US Home Prices Fall In First Quarter; St Louis Home Prices Rise

Dennis Norman

Dennis Norman

Today the S&P/Case-Shiller Index report for the first quarter of 2010 was released showing that the U.S. National Home Price Index fell 3.2 percent in the first quarter of 2010, but remains above it’s level from a year-earlier.

In March, 13 of the 20 MSA’s covered by the Case-Shiller report, as well as both the 10-city and 20-city composites, were down for the month however both the composites as well as 10 of the 20 MSA’s showed year-over-year gains. The report cites the end of the tax incentives and the increasing foreclosure rate as reasons the housing market is seeing some “renewed weakness“.


Other highlights from the report –

  • The S&P/Case-Shiller U.S. National Home Price Index for first quarter 2010 is up 2.0 percent from the first quarter of 2009.
  • In March the 10-City Composite was up 3.1 percent from the first quarter of 2009, and the 20-City Composite was up 2.3 percent for the same period.
    • These two indices are reported monthly and have seen improvements in their annual rates of return every month for the past year.

“The housing market may be in better shape than this time last year; but, when you look at recent trends there are signs of some renewed weakening in home prices,” says David M. Blitzer, Chairman of the Index Committee at Standard & Poor’s. “In the past several months we have seen some relatively weak reports across many of the markets we cover. Thirteen MSAs and the two Composites saw their prices drop in March over February. Boston was flat. The National Composite fell by 3.2% compared to the previous quarter and the two Composites are down for the sixth consecutive month.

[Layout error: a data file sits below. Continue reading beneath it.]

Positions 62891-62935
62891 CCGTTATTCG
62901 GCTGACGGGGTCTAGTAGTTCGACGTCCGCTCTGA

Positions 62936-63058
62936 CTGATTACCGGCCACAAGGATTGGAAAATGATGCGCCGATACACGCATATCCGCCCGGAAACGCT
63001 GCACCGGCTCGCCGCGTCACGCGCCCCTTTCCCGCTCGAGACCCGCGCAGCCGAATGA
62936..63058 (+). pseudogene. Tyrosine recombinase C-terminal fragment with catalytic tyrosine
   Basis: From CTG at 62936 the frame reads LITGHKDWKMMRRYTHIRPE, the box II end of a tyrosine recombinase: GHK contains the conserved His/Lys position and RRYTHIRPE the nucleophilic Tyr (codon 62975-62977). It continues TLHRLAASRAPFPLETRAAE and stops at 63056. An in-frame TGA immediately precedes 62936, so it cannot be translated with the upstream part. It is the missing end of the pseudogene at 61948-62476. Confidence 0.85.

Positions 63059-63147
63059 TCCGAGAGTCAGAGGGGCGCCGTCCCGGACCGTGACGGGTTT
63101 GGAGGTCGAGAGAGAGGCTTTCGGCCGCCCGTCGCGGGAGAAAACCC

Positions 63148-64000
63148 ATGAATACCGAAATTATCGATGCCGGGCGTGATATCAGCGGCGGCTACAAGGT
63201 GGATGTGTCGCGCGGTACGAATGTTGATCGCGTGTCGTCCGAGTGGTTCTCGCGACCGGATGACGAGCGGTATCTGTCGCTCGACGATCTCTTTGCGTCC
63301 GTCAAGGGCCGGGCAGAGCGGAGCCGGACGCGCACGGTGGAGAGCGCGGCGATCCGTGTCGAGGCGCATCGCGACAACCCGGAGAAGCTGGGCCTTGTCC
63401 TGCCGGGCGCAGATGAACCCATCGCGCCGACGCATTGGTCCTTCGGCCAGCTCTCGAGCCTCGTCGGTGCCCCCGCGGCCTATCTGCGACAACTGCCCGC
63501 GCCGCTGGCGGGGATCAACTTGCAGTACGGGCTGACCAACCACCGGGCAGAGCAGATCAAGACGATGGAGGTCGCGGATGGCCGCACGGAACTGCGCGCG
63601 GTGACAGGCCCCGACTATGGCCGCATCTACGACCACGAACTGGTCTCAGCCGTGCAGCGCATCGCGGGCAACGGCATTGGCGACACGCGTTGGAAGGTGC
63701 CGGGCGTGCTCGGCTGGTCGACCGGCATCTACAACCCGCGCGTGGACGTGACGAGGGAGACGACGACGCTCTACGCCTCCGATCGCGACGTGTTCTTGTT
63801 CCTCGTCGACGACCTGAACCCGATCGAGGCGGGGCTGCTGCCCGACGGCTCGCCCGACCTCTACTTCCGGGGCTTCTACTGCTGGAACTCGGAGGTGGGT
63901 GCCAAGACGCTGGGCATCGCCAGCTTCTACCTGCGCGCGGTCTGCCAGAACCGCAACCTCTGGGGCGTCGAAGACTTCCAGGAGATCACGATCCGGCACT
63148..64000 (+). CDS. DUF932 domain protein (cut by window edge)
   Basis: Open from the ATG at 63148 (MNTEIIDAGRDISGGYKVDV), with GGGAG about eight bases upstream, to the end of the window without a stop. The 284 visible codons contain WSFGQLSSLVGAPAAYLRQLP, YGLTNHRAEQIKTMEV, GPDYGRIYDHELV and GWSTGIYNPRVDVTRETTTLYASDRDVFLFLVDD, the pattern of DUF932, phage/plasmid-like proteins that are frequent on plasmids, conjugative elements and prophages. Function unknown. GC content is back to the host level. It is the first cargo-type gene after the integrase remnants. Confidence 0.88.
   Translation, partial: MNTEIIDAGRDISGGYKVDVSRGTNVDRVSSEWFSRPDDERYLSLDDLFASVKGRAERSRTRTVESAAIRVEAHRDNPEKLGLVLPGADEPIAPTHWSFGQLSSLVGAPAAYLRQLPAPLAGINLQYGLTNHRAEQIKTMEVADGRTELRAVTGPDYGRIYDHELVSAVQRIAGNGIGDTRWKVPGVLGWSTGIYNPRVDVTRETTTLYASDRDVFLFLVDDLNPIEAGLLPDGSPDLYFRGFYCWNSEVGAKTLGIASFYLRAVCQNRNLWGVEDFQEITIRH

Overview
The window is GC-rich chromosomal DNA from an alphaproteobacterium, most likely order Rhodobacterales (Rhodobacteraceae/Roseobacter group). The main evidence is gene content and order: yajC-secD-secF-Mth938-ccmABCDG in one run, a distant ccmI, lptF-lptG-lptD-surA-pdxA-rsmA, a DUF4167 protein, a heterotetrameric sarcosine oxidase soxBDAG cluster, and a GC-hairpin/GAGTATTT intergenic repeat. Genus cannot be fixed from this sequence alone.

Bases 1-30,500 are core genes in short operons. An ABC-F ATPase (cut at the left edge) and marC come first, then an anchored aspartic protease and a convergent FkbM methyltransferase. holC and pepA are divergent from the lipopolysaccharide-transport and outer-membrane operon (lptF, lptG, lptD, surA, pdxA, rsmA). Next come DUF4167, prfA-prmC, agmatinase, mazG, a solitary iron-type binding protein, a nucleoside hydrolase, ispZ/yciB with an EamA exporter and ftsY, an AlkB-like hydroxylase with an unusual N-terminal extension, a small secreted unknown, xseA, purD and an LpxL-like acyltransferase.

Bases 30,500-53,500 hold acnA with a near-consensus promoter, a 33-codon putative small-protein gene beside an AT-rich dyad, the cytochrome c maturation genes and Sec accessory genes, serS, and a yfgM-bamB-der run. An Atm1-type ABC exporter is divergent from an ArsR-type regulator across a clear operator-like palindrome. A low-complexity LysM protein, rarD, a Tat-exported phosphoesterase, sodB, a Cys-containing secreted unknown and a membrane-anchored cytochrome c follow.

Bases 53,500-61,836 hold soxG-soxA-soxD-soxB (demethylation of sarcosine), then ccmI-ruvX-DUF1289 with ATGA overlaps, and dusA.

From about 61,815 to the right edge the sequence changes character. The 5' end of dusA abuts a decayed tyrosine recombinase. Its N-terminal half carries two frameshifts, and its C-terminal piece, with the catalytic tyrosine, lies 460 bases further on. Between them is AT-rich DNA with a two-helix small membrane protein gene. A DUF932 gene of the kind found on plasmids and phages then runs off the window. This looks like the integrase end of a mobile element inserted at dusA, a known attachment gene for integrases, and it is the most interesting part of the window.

“While year-over-year results for the National Composite, 18 of the 20 MSAs and the two Composites improved, the most recent monthly data are not as encouraging. It is especially disappointing that the improvement we saw in sales and starts in March did not find its way to home prices. Now that the tax incentive ended on April 30th, we don’t expect to see a boost in relative demand.

case-shiller-march-2010-metrosFHFA Shows Lower Home Prices in First Quarter Also:

The Federal Housing Finance Agency (FHFA) released their report on first quarter home prices today as well. The FHFA report data and methodology differs from NAR and Case-Shiller, in that the FHFA home price index is based only on the sale prices of homes that are financed with a conforming loan (by Fannie Mae and Freddie Mac’s standards).

The FHFA report for the first quarter of 2010 shows home prices fell 1.9 percent from the quarter before, so not terribly far off from the 3.2 percent decline the Case-Shiller report showed. In contrast to the Case-Shiller report however, the FHFA report showed March’s home prices rose 0.3 percent from February. Also, the FHFA report shows home prices for this quarter fell 3.1 percent from a year ago.


St. Louis Home Prices Doing Better:

For the St. Louis metro and surrounding areas, the median home price for the quarter ended April 30, 2010 was $130,000 an increase of 1.6 percent from the prior quarter’s median price of $128,000 and an increase of 8.3 percent from a year ago when the median home price was $120,000.  In case you are wondering, the median home price for the St. Louis area has dropped 3.0 percent in the past six years.


Median Home Prices in St. Louis Metro and Surrounding Areas for Past Six Years - Source: Mid America Regional Information Systems (MARIS)



Comparison of St. Louis Median Home Prices to Prior Periods - Source: Mid America Regional Information Systems (MARIS)


Where are home prices headed?

As we are frequently reminded, “all real estate is local”, so there will be markets that do better than others, but in general I think we are in store for soft home prices for a while. I think after the “sugar-rush” of the tax credit incentive wears off as the deals close over the next couple of months, and the next wave of foreclosures hit the market we will see prices regress again in many markets, enough so to bring overall home prices in the US down modestly in the coming months.

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